Shall I come, Sweet Love

A paraclausithyron is a poetic genre that originates in Ancient Greek, meaning ‘lament by a closed door.’ A lover, or suitor speaks aloud by the door of a woman who has refused him entry. Here is a salty example from Asclepiades of the Hellenistic Greek period.

The night is long, and it is winter weather, and night sets when the Pleiads are half-way up the sky. I pass and repass her door, drenched by the rain, smitten by desire of her, the deceiver. It is not love that Cypris smote me with, but a tormenting arrow red-hot from the fire.

(http://www.attalus.org/poetry/asclepiades.html)

Cypris, is another name for the Aphrodite, the Greek Goddess of love, who was supposed by some to have originated in Cyprus, thus named so. Sherod Santos did away with the Goddess in his translation, and turned the second half of the poem into a question, starting ‘So how have I come / wet and whimpering / as a beaten dog […]? (I would heartily recommend Santos’s Greek Lyric Poetry to anyone – it was one of the books that ignited my interest in poetry about a decade ago; but one must accept his translations as creative, not strictly literal.) A question this brought to my mind was ‘what on earth did those infamously strict Greek fathers think of these lovelorn poets lurking outside their daughter’s doors’?

In this commentary on a paraclausithyron of Ovid, W. Turpin, part-answers the question for me, though it refers to Roman rather than Greek life: the lover is not outside a bedroom door, or even a front door, but the great wooden doors of the great courtyard through which a visitor would have to pass to reach the ‘front doors’ of the house. Thus a ‘paraclausithyron’ is not only a lament by the door, but effectively to the door – no-one else can hear it. In the poem Turpin is discussing, Ovid changes this a little by having the lover address the doorkeeper, a slave actually chained to his post on the inside of the doors, and responsible for letting people in, or not. In contrast to the short, bitter Asclepiades poem, Ovid’s is wry, rambling and somewhat deprecatory. Thus there is the predictable, and, to the modern reader, distasteful comparison of the slave’s actual chains and the lover’s slavery to love. And the lover makes several, part-humorous arguments to the doorkeeper to let him in the door. He leaves a garland of flowers for the girl, as literary convention demands, then, after a few final snipes at the door keeper, bids him farewell and departs.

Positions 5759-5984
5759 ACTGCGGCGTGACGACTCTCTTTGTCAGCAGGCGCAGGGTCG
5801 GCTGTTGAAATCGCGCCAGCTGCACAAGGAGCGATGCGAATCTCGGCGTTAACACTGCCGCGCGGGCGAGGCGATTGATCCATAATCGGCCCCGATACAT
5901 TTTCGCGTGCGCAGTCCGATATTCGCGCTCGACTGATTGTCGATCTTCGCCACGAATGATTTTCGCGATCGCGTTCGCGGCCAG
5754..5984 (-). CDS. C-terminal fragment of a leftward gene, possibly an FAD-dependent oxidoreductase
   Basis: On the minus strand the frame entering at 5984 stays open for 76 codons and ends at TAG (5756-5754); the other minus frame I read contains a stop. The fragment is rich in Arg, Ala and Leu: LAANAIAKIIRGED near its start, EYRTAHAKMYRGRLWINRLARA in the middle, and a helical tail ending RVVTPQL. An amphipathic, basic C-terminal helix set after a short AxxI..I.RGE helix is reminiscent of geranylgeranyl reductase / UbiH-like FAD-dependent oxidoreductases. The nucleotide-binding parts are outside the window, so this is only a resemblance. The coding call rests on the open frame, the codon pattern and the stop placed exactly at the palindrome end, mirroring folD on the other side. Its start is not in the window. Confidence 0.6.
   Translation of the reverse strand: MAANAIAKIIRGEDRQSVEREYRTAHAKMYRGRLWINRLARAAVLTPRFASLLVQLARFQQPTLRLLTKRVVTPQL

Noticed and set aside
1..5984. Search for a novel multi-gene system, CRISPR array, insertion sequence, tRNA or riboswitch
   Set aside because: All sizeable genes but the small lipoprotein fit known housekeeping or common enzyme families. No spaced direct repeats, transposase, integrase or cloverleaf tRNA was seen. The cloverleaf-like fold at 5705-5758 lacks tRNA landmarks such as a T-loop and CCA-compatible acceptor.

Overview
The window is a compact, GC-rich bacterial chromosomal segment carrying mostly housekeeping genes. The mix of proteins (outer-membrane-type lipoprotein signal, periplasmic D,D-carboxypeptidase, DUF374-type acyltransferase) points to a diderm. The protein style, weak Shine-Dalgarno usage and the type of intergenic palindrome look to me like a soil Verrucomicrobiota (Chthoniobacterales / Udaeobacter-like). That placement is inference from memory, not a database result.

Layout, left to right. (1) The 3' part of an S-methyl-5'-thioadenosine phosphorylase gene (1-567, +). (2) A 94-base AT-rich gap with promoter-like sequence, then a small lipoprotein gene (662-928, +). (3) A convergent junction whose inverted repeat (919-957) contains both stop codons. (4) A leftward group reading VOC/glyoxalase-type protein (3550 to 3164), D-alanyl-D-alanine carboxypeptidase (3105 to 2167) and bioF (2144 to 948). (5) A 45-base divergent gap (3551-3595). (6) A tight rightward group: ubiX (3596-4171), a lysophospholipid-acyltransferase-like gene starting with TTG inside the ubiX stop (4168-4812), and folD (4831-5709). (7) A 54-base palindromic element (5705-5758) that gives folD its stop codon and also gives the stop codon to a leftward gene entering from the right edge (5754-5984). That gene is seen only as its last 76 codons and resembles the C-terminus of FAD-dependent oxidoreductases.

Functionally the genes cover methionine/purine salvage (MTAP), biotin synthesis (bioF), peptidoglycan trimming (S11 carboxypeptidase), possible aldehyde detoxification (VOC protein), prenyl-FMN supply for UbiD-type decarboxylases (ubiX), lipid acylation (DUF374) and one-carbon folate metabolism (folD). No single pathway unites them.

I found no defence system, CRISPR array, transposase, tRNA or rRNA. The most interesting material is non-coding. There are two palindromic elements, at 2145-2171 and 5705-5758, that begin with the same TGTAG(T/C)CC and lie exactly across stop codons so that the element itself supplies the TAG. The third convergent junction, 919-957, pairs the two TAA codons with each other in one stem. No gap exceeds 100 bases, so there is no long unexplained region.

And, flowery wreath, which from my brows sadly I disengage, lie there upon this heartless threshold through the night. When on the morrow my mistress shall descry thee trailing there, tell her the hours that, sick at heart, I wasted at her door. Farewell, porter; in spite of all, I say to thee, farewell.